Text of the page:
NEW YORK, Mar 2 (Reuters) Morgan Stanley, which has served small investors for decades with its retail brokerage, will rename the business Morgan Stanley Global Wealth Management Group, as it tries to attract more affluent clients worldwide.
James Gorman, in his first official act since joining Morgan Stanley last week as president of retail brokerage, told employees in a memo Wednesday that the name change would help the firm's 9,500 financial advisers take advantage of the corporate brand.
''We are in the business of helping people manage their long-term wealth,'' Gorman wrote in the memo. ''Our new name better reflects both our activities and aspirations.'' Dean Witter was a Main Street broker formed in 1924 that grew to become one of the largest U.S. brokerage firms with a focus on middle class investors. Dean Witter in 1997 merged with investment bank Morgan Stanley &Co. and became known internally as the Morgan Stanley Individual Investor Group.
About three years ago, as millions of investors saw their accounts shrink in the aftermath of the 1990s bull market in stocks, Morgan Stanley dropped the Dean Witter name and began selling brokerage and wealth management services under its own, more-upscale brand.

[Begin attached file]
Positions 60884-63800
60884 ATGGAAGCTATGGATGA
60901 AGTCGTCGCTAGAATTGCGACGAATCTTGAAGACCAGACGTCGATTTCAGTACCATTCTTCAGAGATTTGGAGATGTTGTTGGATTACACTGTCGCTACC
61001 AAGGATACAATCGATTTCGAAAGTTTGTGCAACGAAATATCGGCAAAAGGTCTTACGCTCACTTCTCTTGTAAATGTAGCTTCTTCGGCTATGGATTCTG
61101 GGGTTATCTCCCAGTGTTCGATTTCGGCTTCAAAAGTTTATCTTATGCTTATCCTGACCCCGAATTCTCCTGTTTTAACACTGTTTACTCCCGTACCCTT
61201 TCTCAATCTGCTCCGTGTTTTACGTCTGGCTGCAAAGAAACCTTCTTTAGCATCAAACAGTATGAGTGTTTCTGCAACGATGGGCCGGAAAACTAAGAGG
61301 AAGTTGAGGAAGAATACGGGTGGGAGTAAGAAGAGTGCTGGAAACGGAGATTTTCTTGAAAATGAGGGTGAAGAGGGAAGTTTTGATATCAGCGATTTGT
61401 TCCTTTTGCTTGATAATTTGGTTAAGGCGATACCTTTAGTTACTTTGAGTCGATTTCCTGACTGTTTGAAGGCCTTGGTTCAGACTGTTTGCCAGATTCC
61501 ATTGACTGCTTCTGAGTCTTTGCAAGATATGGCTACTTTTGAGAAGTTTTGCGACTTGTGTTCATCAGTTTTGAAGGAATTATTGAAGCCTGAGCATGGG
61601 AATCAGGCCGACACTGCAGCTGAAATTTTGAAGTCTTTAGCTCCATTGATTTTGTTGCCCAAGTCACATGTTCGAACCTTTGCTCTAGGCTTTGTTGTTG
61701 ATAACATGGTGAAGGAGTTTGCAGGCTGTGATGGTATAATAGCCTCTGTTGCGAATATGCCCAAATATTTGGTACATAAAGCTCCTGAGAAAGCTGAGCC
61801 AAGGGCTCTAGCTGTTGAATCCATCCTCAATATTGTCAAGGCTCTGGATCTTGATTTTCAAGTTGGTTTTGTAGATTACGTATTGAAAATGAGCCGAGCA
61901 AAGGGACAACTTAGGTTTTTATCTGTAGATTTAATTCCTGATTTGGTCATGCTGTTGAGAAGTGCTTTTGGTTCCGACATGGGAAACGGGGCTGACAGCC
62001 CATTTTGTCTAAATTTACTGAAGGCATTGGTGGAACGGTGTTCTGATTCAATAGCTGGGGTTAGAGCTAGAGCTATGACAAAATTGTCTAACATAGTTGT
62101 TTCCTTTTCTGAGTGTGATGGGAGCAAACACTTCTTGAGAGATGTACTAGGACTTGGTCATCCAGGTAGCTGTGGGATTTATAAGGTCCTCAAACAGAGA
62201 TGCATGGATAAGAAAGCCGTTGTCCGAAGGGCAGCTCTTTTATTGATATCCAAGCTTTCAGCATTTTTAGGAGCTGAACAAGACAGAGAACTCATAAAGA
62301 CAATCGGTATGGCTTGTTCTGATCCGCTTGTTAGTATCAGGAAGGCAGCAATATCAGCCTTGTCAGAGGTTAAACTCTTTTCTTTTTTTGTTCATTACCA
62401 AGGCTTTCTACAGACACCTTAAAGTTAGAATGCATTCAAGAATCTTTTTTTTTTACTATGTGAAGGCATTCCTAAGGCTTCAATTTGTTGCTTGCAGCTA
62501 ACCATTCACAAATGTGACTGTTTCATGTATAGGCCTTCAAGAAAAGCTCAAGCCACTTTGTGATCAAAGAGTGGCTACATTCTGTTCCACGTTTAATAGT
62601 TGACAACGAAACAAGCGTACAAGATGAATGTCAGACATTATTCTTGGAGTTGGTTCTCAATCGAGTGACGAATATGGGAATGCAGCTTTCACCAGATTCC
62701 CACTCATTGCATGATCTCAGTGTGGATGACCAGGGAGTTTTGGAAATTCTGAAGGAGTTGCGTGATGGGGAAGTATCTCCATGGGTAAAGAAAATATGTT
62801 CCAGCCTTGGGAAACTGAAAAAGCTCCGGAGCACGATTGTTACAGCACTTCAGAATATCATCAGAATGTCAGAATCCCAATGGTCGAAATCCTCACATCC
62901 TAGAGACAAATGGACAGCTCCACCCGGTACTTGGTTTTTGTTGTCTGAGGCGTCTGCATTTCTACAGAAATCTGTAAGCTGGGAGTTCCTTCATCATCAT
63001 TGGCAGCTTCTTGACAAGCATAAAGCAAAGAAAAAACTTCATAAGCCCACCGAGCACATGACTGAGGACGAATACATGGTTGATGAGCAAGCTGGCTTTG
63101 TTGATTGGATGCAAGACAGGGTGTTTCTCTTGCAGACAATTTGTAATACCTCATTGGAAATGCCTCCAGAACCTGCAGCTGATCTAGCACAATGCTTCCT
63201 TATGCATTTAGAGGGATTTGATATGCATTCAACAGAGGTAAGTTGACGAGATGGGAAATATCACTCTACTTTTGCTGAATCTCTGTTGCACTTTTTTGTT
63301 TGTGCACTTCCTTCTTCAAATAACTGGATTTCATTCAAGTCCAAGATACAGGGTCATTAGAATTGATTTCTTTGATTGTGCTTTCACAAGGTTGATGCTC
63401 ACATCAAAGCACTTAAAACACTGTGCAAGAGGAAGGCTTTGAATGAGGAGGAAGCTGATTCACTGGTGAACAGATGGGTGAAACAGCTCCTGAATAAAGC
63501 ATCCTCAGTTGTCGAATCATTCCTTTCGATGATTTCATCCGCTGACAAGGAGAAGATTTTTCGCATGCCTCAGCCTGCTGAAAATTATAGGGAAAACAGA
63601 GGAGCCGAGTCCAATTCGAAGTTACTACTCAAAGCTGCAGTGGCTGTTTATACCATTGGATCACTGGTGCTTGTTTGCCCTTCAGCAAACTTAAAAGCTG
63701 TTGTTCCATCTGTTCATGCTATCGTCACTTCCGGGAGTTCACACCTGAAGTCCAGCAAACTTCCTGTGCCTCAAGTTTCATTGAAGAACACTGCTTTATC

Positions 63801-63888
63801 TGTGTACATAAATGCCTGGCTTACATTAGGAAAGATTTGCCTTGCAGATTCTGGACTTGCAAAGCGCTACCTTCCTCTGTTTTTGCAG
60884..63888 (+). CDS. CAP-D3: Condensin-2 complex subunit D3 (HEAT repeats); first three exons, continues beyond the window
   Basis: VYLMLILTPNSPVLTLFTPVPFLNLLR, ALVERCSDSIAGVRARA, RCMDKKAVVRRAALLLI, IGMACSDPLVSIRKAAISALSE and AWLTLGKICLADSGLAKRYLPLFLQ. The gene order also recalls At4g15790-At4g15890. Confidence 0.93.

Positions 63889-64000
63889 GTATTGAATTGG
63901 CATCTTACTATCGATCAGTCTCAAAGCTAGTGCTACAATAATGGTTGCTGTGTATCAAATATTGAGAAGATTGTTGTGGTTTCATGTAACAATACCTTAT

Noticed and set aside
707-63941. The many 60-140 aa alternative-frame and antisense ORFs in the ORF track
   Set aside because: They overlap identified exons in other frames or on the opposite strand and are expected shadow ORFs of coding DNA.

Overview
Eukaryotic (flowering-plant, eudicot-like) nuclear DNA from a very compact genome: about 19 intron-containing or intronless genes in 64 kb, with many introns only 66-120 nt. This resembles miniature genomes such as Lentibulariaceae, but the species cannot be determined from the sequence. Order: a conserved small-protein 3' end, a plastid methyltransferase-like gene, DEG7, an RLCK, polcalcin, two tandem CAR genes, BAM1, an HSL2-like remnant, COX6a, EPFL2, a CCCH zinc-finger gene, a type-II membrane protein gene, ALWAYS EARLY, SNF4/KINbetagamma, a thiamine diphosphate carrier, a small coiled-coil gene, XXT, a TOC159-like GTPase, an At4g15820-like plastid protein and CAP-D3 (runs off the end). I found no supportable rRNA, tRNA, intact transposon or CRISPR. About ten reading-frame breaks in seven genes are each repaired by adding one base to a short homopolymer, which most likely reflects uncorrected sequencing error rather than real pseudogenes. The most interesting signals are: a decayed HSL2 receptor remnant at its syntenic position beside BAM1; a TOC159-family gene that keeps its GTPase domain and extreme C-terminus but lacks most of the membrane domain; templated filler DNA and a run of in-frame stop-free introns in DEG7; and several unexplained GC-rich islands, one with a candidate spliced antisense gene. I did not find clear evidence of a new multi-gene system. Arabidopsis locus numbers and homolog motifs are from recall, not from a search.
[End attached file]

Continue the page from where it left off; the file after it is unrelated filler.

The latest name change comes as Morgan Stanley tries to revive a business that lags its rivals in per-broker revenue and average account value and in the breadth of products available.
Investors and analysts for years have urged Morgan Stanley to shed the brokerage, which has generated lower earnings and returns than both its rivals and other divisions of the company. Brokerage also incurred large financial penalties for a series of regulatory problems.
Still, Chairman and Chief Executive John Mack has repeatedly affirmed his commitment to retail brokerage since rejoining the investment bank last June.
Mack has told investors that he wants the division to boost revenue growth by selling a broader array of services, loans and alternative investments to a wealthier clientele in the United States.
Assets in accounts with $10 million or more rose 12 per cent in the fourth quarter from a year earlier, while accounts with $1 million or more rose 9 per cent. Customer accounts with less than $100,000 in assets fell by 21 per cent in the same period.
The wealth management business also figures prominently in Morgan Stanley's expansion plans for Europe, India, the Middle East and Far East Asia. Morgan Stanley has had significant brokerage businesses in the U.K. and Spain for years.
Overall, $56 billion of Morgan's brokerage client assets come from outside the United States, out of total client assets of $617 billion at the end of fiscal 2005.
Gorman, formerly the head of Merrill Lynch&Co. Inc.'s industry-leading private client group, joined Morgan Stanley last week with the mission of reviving the retail division.
REUTERS SD HT1840